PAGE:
Devil Ex Machina

This is an actual play of a Sorcerer campaign called Devil Ex Machina. It is set in San Francisco in 2023 and I wanted the demons to have the vibes of malevolent, conscious artificial intelligence. Sorcery in our game is characterized by an obsession with programming, extensive use of IT, and getting lost in the depths of the web. Humanity is defined as treating other people as an end and not a means. I defined Humanity in that way because I wanted to explore the blurred lines between treating machines as people and people as machines.

The two characters are Adam, a 60-year-old man with a disability pension because of a bad accident that made him lame. His life is quite miserable. He is obsessed with success and has opened a channel on Twitch where he is a streamer. He summoned his first demon, Synthethix, to become rich. The demon has the ability to perceive and change people’s bank accounts. Its Desire is knowledge and its need is to cover the walls of a room with hand-drawn arcane glyphs. Adam once tried to repaint over the glyphs and Synthethix took great offense. So, Adam rented several storage units which he promptly covers with the arcane glyphs to satisfy Syntethix’s need. The first thing he did was to ask Synthethix to make him incredibly rich, and so it did. He now has a nice house in Russian Hill and a yacht in Sausalito. His Kicker is falling in love with Bailey, his yacht neighbor. The first love after 20 years. Synthethix also cured him of lameness through Vitality. I defined in my preparation that Bailey is a bored woman. She is married to Dimitry, a wealthy businessman who inherited a large sum from his father. Bailey is attracted to Adam because she thinks he is a self-made man and so far she has not told him that she is already married.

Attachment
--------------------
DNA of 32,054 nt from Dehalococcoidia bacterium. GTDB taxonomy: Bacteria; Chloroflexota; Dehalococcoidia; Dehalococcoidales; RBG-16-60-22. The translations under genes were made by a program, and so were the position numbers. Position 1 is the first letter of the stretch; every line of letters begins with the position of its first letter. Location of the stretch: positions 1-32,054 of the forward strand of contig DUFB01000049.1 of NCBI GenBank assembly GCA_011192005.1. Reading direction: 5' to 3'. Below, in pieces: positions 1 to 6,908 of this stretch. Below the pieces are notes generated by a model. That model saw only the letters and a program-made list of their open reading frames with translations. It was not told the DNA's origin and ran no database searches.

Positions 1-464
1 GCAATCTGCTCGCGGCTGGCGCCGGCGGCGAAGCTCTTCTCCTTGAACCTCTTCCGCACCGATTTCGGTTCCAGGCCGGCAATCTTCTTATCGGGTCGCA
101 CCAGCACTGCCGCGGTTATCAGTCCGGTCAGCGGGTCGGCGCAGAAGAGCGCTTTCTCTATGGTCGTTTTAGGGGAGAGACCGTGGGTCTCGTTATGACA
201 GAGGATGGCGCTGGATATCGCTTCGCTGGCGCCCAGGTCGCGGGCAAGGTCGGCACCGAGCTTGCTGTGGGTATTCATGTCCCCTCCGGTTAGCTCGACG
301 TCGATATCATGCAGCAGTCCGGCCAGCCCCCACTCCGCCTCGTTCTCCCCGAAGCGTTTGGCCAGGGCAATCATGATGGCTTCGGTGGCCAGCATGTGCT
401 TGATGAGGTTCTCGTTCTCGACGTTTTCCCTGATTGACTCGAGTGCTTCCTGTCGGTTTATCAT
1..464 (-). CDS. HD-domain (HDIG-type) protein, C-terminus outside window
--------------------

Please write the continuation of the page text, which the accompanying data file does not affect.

The other character is Noah. A 35-year-old man who, with his father’s money, founded DataSight a startup that collects big data and develops artificial intelligence, along with his partner and college buddy Michael. However, The financial market is putting a lot of pressure on DataSight and the revenues are not as high as expected. One night Noah’s father showed up demanding his money back. Noah refused and in the argument that broke out, Noah inadvertently killed his father. Feeling overwhelmed and not knowing what to do, he locked himself in his office and summoned a demon to help him out of the situation: Mindwave AI is a demon that can sense when someone is thinking about a person, and make them forget. It can also erase a person’s digital traces from the Internet. So, Noah used it to completely erase his father from everyone’s memories. He got rid of the corpse by throwing it into the bay where it was fished out and labeled as John Doe. Mindwave AI’s Desire is Death and his need is witness its master wash their hands in a basin filled with blood. Noah, to fulfill the need, takes prostitutes to a run-down apartment he owns in the Tenderloin, knocks them out with chloroform, and kills them to extract their blood. He then stores the body in a fridge to extract more blood when Mindwave is in need again. Then, using Mindwave, he causes everyone to forget the existence of the missing person. Noah’s Kicker is that one night Michael, his partner, shows up at his office asking what happened to his father; Michael is actually a sorcerer and his demon protects him from Mindwave’s powers.